More people are visiting museums than ever. It’s a must-do activity, especially when people travel. While it’s easy to be annoyed with overcrowding in some museums, overall it’s great that more people are being exposed to art and history. But what excites me Community 66 is that museums are being pushed to change. Historically, museums, including the Brooklyn Museum, have upheld white patriarchal narratives, but at long last more and more institutions are starting to show and collect more women and BIPOC artists. Just as important, BIPOC people are shaping the narratives of our exhibitions and programs. As a result, the stories we tell are becoming more thoughtful, truthful, inclusive, and exciting. Our field has only taken baby steps, but I am hopeful that fundamental change is happening. It’s essential—including for the survival of our field.

Where are the break points in this narrative—the unresolved issues that still need to be tackled?

Institutions like the Brooklyn Museum were founded on the belief that the sharing of world cultures would lead to greater understanding and empathy, and thereby advance civilization. I believe in this ideal. And I believe in the historic role of the museum as a place where we come together to experience great art, learn about our past and the dignity of other cultures. But museums have also played a role in supporting narratives that have led to the pain and suffering of others. We are monuments to a fraught past. We have left out the histories and narratives of so many. We have upheld sexist, classist, racist, colonial, and many other unethical and inequitable practices. So it should not be a surprise that we are facing a major shake-up. As the Ford Foundation’s president, Darren Walker, recently told me, “museums are in a crisis because America is in a crisis.” Museums shape narratives that matter, so it’s no surprise young people are passionate about pushing for change. It’s time now to do better—a lot better. That means looking at ourselves honestly and fixing a whole lot about the way we work as we make authentic commitments toward equity, inclusion, access, and anti-racism.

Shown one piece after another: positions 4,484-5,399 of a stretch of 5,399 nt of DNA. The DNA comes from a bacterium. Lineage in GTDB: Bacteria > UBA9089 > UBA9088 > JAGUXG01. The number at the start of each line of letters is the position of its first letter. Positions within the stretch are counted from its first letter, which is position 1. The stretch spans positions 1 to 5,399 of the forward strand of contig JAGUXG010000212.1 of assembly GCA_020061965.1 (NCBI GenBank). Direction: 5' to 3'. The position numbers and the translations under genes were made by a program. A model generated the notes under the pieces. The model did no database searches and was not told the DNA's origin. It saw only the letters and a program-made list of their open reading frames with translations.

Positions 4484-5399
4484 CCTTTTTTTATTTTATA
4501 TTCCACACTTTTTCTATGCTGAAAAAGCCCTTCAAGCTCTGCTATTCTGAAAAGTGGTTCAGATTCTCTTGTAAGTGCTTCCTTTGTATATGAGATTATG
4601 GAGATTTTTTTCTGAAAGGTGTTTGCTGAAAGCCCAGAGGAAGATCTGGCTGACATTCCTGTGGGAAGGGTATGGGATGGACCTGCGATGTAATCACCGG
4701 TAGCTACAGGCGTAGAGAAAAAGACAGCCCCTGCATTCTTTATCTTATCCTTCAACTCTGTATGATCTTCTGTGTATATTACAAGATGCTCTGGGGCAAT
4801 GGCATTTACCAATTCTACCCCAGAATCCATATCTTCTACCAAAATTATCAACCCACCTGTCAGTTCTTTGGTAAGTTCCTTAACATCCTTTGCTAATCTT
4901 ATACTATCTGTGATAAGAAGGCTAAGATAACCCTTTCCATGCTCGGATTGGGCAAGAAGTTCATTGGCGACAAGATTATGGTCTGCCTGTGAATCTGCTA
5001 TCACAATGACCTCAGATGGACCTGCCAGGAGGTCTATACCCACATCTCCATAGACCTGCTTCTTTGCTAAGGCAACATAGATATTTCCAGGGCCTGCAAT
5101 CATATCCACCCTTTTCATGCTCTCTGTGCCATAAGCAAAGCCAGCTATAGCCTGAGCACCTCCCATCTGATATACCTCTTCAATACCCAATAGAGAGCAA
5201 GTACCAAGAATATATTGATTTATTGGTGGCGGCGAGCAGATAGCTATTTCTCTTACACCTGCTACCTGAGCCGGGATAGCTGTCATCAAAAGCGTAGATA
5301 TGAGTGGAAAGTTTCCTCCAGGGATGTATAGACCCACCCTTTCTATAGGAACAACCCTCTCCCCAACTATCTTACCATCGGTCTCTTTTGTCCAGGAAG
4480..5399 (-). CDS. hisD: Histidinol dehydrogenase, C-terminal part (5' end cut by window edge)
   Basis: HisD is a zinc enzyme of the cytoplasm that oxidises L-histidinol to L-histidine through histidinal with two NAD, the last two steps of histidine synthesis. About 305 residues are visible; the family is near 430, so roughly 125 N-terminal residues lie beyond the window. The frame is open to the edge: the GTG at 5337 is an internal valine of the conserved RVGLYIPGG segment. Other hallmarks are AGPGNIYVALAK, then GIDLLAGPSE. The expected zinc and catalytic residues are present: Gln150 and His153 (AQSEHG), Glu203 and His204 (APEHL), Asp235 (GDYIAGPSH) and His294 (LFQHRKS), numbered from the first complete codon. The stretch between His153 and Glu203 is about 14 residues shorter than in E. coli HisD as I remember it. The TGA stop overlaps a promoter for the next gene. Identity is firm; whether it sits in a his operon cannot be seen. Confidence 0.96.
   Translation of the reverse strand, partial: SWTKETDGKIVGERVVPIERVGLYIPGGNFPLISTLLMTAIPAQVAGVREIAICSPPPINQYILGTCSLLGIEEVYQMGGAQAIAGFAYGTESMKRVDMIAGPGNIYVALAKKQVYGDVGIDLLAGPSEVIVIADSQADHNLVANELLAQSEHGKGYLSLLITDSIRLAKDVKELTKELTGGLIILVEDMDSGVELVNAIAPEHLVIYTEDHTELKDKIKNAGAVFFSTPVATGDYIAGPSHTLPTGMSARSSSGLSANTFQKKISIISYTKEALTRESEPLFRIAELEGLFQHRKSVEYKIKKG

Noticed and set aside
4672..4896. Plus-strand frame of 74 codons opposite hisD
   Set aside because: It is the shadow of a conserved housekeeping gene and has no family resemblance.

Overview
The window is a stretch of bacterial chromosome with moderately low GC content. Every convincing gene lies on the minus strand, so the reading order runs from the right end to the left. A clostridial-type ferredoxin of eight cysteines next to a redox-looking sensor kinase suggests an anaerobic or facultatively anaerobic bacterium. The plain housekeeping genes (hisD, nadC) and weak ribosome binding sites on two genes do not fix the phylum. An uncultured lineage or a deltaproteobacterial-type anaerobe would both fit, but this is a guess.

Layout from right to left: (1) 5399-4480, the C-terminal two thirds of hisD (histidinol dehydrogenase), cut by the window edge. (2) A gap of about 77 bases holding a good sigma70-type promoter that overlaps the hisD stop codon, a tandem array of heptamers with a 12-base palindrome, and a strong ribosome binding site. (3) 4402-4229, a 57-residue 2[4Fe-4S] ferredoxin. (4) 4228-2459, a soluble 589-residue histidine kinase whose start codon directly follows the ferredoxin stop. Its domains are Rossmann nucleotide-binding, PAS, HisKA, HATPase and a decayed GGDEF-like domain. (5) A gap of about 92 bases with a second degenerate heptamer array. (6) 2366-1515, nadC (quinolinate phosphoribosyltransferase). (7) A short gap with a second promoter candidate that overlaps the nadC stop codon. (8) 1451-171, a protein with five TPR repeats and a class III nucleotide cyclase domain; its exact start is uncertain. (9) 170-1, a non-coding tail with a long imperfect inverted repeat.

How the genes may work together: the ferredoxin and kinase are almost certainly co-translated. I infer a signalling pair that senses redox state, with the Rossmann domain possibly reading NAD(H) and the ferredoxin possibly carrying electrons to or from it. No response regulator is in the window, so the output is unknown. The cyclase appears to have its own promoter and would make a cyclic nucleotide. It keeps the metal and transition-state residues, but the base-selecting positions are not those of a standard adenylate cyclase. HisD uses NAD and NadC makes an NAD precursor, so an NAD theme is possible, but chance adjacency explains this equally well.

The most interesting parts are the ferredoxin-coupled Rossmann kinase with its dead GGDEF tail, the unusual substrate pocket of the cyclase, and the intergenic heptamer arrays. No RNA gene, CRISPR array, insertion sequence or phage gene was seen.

Philip Tinari
UCCA Center for Contemporary Art, Beijing

Philip Tinari in 2014. ©Patrick McMullan. Courtesy of J Grassi/

China will play an important role in the next century of the museum, just as Europe and North America did in the last century—that’s just a matter of economics and global power. How will the future be different because of China’s greater role in it?

I obviously cannot speak for China. But what we see at UCCA is a kind of hyper-refined, accelerated version of a lot of trends that museums are reckoning with all over the world, specifically in regard to user demographics and digital convergence. China has completely redefined e-commerce. You have digital-shopping hosts who can convene tens of millions of people and get them to buy something, through livecasting. For all the restrictions and censorship, people’s digital lives here are all-consuming. This manifests in this insatiable desire to document one’s existence and declare it to those around, using whatever channel or network is in vogue at any given moment. So for example, this idea of the museum as photo backdrop arrived here early. We spend a lot of time thinking about how to turn this inexorable urge into something productive, even educational. At the very least, we need to think about how, in a place where “traditional media” are even less influential than elsewhere, this kind of transmission by individual accounts and users can create excitement and understanding around our program.

Koyo Kouoh
Zeitz Museum of Contemporary Art Africa, Cape Town

Curator Koyo Kouoh, 2016. Courtesy of Raw Material and Koyo Kouoh.

Curator Koyo Kouoh, 2016. Courtesy of Raw Material and Koyo Kouoh.

Let’s talk about museums in Africa. It’s easy to focus on the challenges. But what are the opportunities?